Last, but not least, we do have new additions to our student summer staff! Teyana, Laura, and Atirah are our new Park Monitors this summer! Emma and Émie are returning for their second year as the Children’s Program Manager, and Coordinator of Staff, Volunteers, and Memberships respectively. Let us all wish our team good luck for the summer!

We do hope 2019 will be a great year for Friends of Petrie Island! There will be many new projects to work on, such as, a new turtle pond, programs, and more species conservation efforts. Without your help, none of this would have been possible. This is why we give our utmost thanks for your support. Let us help preserve Friends of Petrie Island for many generations to come!

Paul Le Fort 2018/09/05

I saw twin bolts of lightning during the first storm, obviously hitting somewhere near Jean D’Arc (North Service). It caught our little dog as he was looking out the patio door. He has been sleeping sheepishly since.

Al Tweddle just confirmed serious damage, many trees down, one hitting the Morin house, another missing the trail shed. Others fell on Turtle Trail, across the road between our location and Morin house. Al reports no other damage, unless you include the wet floor in the container, he having left the end open. So all is OK, we trust the City will clean up. The power pole to the pavilion was split by lightning, it appears, and there are trees down along the access road past the causeway. Hydro was on site, and their report on the outage app showed two sites on Petrie, undefined (when I looked it up before we lost power ourselves.)

Bill Bower 2018/08/11

Found the Blanding’s Turtle this morning. It was just in front of the “Turtle Viewing Platform” and only had its head sticking up. First one I have ever found in August. Usually see females in June and males in October.

Jim Robertson 2018/06/21

Its been a long time since we’d been down to Petrie and even longer since I sent in a “Dispatch”. We found ourselves at Petrie at 1:30pm on June 21st, not the best time to see things, but we headed out for what was a 4.5km walk to renew old acquaintances. We checked out all the trails but the Sunrise Trail.

Lots of people fishing, didn’t see anyone catching anything, but then fishing isn’t always about catching fish. There were a few heron around in the bay to the west of the access road, but no ducks.

It wasn’t the best time of the day to see turtles – too many people and sun too hot – but we did see a few good sized map turtles as well as the usual painted turtles. There were a few destroyed snapping turtle nests, but nothing like the number I used to see. Fewer turtles? Fewer predators? Better protection?

The yellow iris and blue iris (blue flag) were out in many places as well as lots of anemones and one fern still in fiddlehead stage.

Canada Geese I know have been at Petrie for a while, but they were never there when I frequented the Island 10-15 years ago. There were 6 geese in the bay by the Beaver Trail. One family with 3 goslings at “causeway” on the Bill Holland Trail and another family with 5-6 younger goslings were crossing the road at the start of the Bill Holland Trail.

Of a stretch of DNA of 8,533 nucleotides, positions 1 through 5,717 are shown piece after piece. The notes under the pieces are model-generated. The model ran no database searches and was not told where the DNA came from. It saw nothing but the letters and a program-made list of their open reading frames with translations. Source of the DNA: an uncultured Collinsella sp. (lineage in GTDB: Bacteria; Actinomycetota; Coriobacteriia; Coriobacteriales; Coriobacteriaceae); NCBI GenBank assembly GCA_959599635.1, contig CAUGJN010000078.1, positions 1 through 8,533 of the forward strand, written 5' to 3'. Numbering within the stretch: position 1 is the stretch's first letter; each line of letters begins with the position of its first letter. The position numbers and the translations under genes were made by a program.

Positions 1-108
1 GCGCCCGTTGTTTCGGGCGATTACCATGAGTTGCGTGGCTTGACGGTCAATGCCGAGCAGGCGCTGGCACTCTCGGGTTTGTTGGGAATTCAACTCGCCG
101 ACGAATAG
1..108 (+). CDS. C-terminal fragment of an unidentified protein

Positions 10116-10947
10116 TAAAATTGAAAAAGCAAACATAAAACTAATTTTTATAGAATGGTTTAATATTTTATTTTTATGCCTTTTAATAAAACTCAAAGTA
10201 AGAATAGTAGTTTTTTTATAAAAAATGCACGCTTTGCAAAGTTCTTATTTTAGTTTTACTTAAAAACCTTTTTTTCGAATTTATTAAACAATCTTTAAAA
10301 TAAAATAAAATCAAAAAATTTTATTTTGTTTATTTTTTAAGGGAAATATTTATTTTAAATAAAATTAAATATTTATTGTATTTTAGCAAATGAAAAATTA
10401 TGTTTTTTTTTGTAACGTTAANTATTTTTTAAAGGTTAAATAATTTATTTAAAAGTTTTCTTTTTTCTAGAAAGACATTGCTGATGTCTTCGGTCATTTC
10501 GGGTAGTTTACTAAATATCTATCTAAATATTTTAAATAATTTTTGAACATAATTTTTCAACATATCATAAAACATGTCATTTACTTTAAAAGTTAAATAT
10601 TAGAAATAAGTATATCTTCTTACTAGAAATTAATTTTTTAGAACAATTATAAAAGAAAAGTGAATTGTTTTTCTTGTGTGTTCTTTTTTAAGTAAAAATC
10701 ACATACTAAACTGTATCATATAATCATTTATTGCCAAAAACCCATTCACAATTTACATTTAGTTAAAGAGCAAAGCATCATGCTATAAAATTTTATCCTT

A few mallards were swimming in various spots included a pair, the male of which was blue, almost purple, headed. There was no green sheen. I checked for blue/purple headed mallards on the web and it seems they are not unheard of. The reason for the odd colour is not certain, but some think it is a sign of low testosterone – either for genetic reasons, or younger duck. Given this was the first one I have noticed, I suspect the testosterone rational might be a better story.

A good number of leopard frogs were along the trails and a few bull frogs were heard and seen.

Of course beaver aren’t in evidence at that time of the day, but there were signs of beavers at work last fall and several beaver lodges, included one on top of one that was deserted many years ago.

We’ll have to make a point of coming down much earlier sometime in the future to get a feel of the “real” Petrie.

Pictures at:

FOPI Staff 2018/05/18

The road to the island is now open; however, most of the trails are partially flooded and have limited access. We foresee that they will be clear within the next week. We are excited to say that the temporary Nature Centre is open and we have staff on duty daily. Feel free to ask them about our programs and memberships for the summer.

The City granted us with a trailer that we will be using as an office and we are working on obtaining a shipping container where we will be able to put our displays.

Our 4 summer students: Emma, Manisha, Alessia, and Émie are currently working hard to plan and prepare events for our opening within the next week.

About 55 Grade 7 and 8 students from Ashbury College came out on April 20th to help with an Earth Day Cleanup.  On May 6th, we had great success with our Jane’s Walk about turtles, and a turnout of around 40 people. Although the roads and Nature trails were flooded, we met on the causeway and brought out displays that people really enjoyed

Saturday, June 2nd from 10AM – 3PM is our registration/information day, which will be hosted at the Nature Centre. If you have any questions with regards to our programs and opportunities this summer,  we invite you to come out and get more information.

We are looking forward to our WWF cleanup on Sunday, June 3rd where we expect about 300 people. We intend to get our Nature trails and the Nature Centre in great condition for this summer.

Sunday, June 10th is our Turtle Day.